In spring 2011, Dad was in freelance season, and spent most afternoons driving me two towns over, to Beaufort, for a dream role in a play. The rides were mostly silent; the only sounds emitted from the engine, and the bass of Green Day radiating through my earbuds, audibly clear even yards away. I would touch up my black sharpie-painted fingernails in his passenger seat, paying no attention to him as he chauffeured me to my rehearsals. Some days, we would stop Firehouse Subs to get cherry limeades. They were the one thing it seemed we could both enjoy about the ride; the singular commonality between father and daughter at that difficult point in our relationship.

“I don’t really like cherries. I guess it’s weird how obsessed I am with these.”

“You like the sour cover-up.”

“You think so?” I popped the lid off my styrofoam cup and pulled out a lime, sucking the remaining juice from its pulpy vesicles. He chuckled at the act.

“Probably why I’m so sour,” I joked.

“You’re not sour. You’re just stubborn. You got that from me.”

And… the headphones went back in. Sure, there were genetic commonalities: the big forehead and long limbs. Of course, I got those, instead of his strikingly beautiful hazel eyes. Tough break. I had not yet seen the character similarities. And of course, any interests beyond Firehouse Subs’ cherry limeades were even further off.

Tim Tebow was somewhat of an icon in my high school years. Fresh off his Heisman, the jocks at the public high school I attended for my first two years watched his career forming as they made their own decisions about whether or not to pursue their athletics in college. I was friends with the swimmers. I crushed on the quarterback. I knew what a Heisman was. My interest was nonexistent. My “sport” was storytelling. The closest I got to enjoying a football game was drinking stolen beer from my boyfriend’s parents’ fridge under the bleachers. I never gave my father's affinity for a ballgame my time of day. I’m sure he would have liked for me to take an interest in sports, but he never said anything.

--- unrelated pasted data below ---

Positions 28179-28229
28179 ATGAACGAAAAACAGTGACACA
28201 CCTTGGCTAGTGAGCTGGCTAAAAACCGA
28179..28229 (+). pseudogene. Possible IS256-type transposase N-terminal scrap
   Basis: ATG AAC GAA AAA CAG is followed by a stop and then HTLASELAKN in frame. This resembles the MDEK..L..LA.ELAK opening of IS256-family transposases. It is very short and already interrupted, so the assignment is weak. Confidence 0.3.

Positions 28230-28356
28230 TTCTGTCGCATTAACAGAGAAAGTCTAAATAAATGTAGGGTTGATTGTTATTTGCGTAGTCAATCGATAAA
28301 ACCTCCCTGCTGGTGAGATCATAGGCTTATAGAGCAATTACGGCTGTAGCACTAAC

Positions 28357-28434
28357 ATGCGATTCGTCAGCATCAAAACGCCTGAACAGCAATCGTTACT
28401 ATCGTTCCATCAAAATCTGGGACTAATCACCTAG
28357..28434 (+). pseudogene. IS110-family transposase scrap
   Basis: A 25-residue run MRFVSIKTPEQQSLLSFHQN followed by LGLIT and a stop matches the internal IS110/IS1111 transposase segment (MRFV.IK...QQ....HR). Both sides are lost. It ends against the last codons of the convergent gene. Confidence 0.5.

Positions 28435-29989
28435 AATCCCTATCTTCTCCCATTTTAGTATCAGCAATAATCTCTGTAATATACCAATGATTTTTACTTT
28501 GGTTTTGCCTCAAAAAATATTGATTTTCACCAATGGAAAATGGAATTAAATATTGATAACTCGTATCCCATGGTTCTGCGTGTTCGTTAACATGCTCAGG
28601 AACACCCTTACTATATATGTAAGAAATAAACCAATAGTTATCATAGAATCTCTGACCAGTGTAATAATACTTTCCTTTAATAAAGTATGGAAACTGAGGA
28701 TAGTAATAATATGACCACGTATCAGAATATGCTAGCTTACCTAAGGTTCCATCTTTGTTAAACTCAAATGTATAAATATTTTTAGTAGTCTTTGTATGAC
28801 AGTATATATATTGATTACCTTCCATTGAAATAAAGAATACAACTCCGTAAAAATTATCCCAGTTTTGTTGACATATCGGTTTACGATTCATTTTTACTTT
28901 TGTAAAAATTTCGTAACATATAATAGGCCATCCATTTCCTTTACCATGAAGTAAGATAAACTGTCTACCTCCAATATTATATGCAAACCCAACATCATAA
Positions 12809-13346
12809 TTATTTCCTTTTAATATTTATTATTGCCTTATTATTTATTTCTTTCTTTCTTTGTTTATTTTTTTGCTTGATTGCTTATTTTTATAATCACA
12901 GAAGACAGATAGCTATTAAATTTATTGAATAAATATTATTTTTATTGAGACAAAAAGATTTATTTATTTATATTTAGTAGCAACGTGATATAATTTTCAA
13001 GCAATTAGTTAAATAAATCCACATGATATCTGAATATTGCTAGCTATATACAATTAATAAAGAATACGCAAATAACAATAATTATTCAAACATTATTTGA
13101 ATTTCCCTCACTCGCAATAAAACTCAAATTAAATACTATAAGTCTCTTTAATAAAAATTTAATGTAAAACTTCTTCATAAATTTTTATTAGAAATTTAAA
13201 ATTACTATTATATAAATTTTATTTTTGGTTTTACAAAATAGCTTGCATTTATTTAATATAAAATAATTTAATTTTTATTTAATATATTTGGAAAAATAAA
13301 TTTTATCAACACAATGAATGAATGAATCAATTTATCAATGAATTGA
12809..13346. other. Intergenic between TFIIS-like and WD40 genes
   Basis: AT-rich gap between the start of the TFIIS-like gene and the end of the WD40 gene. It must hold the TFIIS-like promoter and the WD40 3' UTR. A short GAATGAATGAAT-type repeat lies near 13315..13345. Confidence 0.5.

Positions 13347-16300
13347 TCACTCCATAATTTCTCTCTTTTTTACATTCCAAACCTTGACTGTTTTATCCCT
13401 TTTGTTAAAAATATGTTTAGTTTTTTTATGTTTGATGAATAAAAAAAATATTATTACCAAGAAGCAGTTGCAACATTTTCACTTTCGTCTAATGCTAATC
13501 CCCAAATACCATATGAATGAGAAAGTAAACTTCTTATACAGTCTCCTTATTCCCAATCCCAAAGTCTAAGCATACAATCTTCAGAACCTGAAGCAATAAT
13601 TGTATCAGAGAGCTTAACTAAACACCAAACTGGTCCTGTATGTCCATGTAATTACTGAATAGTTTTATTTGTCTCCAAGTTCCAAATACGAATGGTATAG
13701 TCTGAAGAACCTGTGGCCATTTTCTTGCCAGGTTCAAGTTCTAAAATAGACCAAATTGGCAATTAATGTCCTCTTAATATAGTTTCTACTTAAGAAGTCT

Boarding school removed me even further, and it wasn’t until I came home for spring break my senior year that I realized my detachment. En route to a friend’s swim meet, I discovered that he was moonlighting as a radio DJ part-time by coming across “Sweet Caroline” on a local radio station--a song he was spinning for my little sister. I began to cry.

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I went back to school that spring and secretly stalked everything he’d ever written that was published on the internet. I revisited my copy of Pretty Good for a Girl, which had followed me to my dorm room shelf. At the time, I didn’t quite understand my obsession with learning him. The binge was meant to make up for the years of purge, and while it’s been a slow manifestation, I began to realize that he’s been inside me from the start. I may not have known him, but he knew me all along.

He watched me singing show tunes in princess dresses in our Connecticut living room, and gave me Tina Basich as a model to run fast towards my dreams. He picked me up after my nearly fatal midnight car wreck on I-278, and did not scold or punish me, but comforted me because he knew it was an anxiety-driven mistake. He stood with me that one rainy day in the quad at the University of Hartford, and offered to drive me back home by way of New York City, because he knew I needed more than a small town collegiate experience. He saw me on the porch that summer struggling to find life inspiration in Tim Tebow’s book, and took the job into his own hands, ultimately encouraging me to use my words.

I had grappled long and hard with what to do with my theatre training. The passion remained storytelling, but the idea of standing in line with a picture of myself for the next 20 years, feigning happiness, haunted me. It was when I went home for that week and watched my father joyously waking up at 5 a.m. for his job writing and reading the news on the radio, that I realized maybe we weren’t all that different. I finally saw the character similarities--conviction, ambition, hot temper, love for storytelling--and my craving for Firehouse Subs’ cherry limeades returned. Through all of his own transitions and passions, he’d supported me through mine.